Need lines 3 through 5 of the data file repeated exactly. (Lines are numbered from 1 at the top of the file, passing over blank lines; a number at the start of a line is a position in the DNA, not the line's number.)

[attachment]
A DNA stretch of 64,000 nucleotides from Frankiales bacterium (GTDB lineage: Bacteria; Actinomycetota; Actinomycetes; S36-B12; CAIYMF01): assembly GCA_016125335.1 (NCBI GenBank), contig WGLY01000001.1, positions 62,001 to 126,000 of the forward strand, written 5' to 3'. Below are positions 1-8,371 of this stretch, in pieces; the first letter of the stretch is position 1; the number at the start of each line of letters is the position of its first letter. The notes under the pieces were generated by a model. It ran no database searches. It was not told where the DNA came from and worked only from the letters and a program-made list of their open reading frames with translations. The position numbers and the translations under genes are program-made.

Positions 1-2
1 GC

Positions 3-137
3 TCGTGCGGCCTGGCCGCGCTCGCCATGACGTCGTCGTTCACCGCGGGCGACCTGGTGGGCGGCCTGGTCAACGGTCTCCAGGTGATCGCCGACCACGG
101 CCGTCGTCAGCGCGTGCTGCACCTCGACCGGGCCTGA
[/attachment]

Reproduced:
1 GC

Positions 3-137
3 TCGTGCGGCCTGGCCGCGCTCGCCATGACGTCGTCGTTCACCGCGGGCGACCTGGTGGGCGGCCTGGTCAACGGTCTCCAGGTGATCGCCGACCACGG